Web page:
determine its proper derivative.
In the previous texts it has been shown how to plot the function y = sin
x, and this is shown in Figure 1 for the values of x from 0180 degrees. In order to study the derivative of this
function, reference is made to Figures 2 and 3, where the values of x have been plotted from 090 degrees. Applying
the theory which has been outlined above, we see that when Δx approaches zero, Δy/Δx finally approaches
a limiting value, and it is remembered that this limiting value is called the derivative of y with respect to x,
This limit, represented by dy/dx, has been shown above to be equal to the tangent θ.
With reference
to Figure 4, it is noticed that the angle θ at the point A is somewhat larger than the values of θ for the points
Band C. Finally, at the point D, the tangent line TD becomes parallel to the abscissa, and it is noticed that the
angle θ has become increasingly smaller until it has approached the value of zero.
Now, the derivative of
the function y = sin x at the point A is by definition equal to the tangent of θ. In like manner, the derivatives
of the function at points B, C and D are again equal respectively to the tangents of the angles θ.
By close
analysis of the relative sizes of these angles, we arrive at the following table:
For point A, θ equals
about 45°
For point B, θ equals about 35°
For point C, θ equals about 17°
For point D, θ
equals about 0°
But the tangent of these angles is by definition equal to the derivative of the function
at its respective points; thus:
dy/dx at point A is about 1
dy/dx at point B is about 0.70
dy/dx at point C is about 0.31
dy/dx at point D is about 0
Plotting these values of dy/dx at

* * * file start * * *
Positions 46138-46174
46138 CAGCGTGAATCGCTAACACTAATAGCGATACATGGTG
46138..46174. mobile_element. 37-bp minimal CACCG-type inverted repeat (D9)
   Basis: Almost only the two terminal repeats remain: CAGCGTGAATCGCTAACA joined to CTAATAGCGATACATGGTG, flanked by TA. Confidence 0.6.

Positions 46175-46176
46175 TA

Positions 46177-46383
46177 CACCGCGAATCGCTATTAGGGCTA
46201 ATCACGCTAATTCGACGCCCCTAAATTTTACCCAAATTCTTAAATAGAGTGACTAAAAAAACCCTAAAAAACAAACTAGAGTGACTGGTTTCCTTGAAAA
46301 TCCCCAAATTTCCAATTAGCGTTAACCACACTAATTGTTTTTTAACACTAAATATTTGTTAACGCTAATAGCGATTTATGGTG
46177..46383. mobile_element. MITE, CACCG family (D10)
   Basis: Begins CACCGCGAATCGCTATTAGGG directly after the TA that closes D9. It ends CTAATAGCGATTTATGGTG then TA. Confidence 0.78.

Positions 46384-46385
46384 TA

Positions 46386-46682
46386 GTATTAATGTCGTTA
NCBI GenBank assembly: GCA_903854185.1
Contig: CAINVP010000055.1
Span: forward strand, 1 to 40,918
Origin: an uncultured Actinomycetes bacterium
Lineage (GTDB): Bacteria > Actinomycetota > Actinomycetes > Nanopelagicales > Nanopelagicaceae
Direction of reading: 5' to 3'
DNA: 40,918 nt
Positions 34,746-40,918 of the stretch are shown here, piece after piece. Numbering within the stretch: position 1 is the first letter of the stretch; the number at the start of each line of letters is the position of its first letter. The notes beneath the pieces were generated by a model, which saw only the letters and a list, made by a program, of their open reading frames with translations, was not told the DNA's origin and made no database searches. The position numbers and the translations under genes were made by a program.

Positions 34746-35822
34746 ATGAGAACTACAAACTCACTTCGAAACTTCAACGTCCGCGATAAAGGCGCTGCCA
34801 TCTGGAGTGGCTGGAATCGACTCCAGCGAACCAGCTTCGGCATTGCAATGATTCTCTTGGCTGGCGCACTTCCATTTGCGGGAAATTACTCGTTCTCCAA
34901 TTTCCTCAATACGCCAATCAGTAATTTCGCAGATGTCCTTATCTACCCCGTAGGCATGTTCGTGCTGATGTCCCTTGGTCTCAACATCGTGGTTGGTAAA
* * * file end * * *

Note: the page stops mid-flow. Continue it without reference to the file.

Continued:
point A, B and C, respectively, we have the graph of Figure 5. But this dy/dx curve is further noticed to be the
same as the function y = cos x, so it is apparent that:
d (sin x)/ax = cos x
or the derivative of
the sin x is equal to the cos x.
Figure 6 shows the functions y = sin x and y = cos x plotted together.
Formulas for Differentiating Standard Forms The following formulas are a continuation
of the ones listed above from (15) inclusive.
6. d/dx (sin v) = cos v (dv/dx)
The derivative
of a sine function is equal to its cosine function, times the derivative of the function.
7. d (cos
v) / dx = sin v (dv/dx)
8. d (tan v) / dx = sec
^{2} v (dv/dx)
9. d (cot v) /
dx = csc
^{2} v (dv/dx)
See v and csc v above are the abbreviations for secant and cosecant, respectively.
The application of the above differential forms to radio theory is now quite readily presented.
Answers to Problems: 1) 4x
^{3} 2) 6x
^{5}
3) 2x
4) 9x
^{8} 5) 5x
^{4} 6) 3ax
^{2}
+ 5bx
^{4} 7) 4ax
^{3} 8) 6ax
^{5} + 2bx
9)
7ax
^{6}  6x
^{5}10) 1  3ax
^{2}  3bx
^{2}11) 20x
^{3}
+ 6x
12) 6cx  8d
13) 4ax + 8x  5a
*President National Radio
Institute.
+Note  Many of the examples have been taken from the book, "Elements of the Differential and
Integral Calculus,"
by W. A.
Granville, published by Ginn and Company, N. Y. Posted August
22, 2013